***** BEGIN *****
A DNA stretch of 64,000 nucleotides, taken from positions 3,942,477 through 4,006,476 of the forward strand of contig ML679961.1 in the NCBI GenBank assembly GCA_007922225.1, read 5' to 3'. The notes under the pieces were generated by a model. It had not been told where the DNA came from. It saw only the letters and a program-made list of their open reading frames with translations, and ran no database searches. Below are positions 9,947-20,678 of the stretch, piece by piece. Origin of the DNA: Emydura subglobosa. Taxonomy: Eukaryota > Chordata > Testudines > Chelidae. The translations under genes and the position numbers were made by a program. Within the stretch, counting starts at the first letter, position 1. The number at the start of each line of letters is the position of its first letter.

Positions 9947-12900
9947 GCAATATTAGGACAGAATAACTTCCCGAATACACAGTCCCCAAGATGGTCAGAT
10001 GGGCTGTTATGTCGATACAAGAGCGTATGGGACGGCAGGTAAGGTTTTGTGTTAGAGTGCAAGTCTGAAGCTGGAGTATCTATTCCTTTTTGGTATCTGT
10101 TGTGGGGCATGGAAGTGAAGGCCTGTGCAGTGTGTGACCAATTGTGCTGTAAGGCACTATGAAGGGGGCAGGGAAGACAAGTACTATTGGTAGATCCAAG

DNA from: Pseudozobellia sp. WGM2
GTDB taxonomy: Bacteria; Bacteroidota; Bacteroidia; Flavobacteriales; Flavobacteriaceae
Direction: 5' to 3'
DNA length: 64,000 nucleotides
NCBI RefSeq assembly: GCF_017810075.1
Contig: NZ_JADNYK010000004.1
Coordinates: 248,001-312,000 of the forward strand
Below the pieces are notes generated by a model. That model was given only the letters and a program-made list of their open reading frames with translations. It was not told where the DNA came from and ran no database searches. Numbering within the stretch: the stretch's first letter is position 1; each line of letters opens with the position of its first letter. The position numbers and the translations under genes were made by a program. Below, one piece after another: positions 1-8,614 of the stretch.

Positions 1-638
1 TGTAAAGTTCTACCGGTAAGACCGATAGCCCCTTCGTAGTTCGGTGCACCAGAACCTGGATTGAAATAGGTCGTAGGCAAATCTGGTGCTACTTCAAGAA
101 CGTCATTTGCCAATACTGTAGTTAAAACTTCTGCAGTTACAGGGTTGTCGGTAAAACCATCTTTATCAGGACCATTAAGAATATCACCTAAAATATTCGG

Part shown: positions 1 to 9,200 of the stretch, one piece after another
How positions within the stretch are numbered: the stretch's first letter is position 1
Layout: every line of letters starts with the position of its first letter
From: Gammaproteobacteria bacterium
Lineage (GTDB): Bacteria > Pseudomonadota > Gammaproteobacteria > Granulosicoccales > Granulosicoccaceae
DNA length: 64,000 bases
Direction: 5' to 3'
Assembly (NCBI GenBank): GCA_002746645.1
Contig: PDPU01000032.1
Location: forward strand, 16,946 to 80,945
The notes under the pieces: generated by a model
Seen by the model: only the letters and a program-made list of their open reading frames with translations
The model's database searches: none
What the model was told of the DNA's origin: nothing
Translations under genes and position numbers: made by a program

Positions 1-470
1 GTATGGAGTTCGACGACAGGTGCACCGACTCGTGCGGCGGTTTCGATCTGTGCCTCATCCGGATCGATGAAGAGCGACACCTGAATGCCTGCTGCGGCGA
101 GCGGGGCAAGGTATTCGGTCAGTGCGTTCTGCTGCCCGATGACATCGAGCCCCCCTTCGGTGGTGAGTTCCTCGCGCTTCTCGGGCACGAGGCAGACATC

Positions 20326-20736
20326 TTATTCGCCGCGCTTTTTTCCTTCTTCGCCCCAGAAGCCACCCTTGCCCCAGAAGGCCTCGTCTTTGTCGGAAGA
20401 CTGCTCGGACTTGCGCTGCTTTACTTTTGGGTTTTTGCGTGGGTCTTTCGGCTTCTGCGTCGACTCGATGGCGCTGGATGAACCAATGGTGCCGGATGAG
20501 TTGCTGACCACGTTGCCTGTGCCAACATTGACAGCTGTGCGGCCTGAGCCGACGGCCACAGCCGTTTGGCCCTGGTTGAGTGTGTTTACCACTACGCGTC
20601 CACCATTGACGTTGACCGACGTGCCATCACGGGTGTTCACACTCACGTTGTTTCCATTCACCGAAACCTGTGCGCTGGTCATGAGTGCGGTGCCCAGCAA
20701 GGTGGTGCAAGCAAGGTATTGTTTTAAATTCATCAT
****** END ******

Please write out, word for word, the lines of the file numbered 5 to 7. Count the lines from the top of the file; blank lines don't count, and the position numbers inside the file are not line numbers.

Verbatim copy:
10101 TGTGGGGCATGGAAGTGAAGGCCTGTGCAGTGTGTGACCAATTGTGCTGTAAGGCACTATGAAGGGGGCAGGGAAGACAAGTACTATTGGTAGATCCAAG

DNA from: Pseudozobellia sp. WGM2
GTDB taxonomy: Bacteria; Bacteroidota; Bacteroidia; Flavobacteriales; Flavobacteriaceae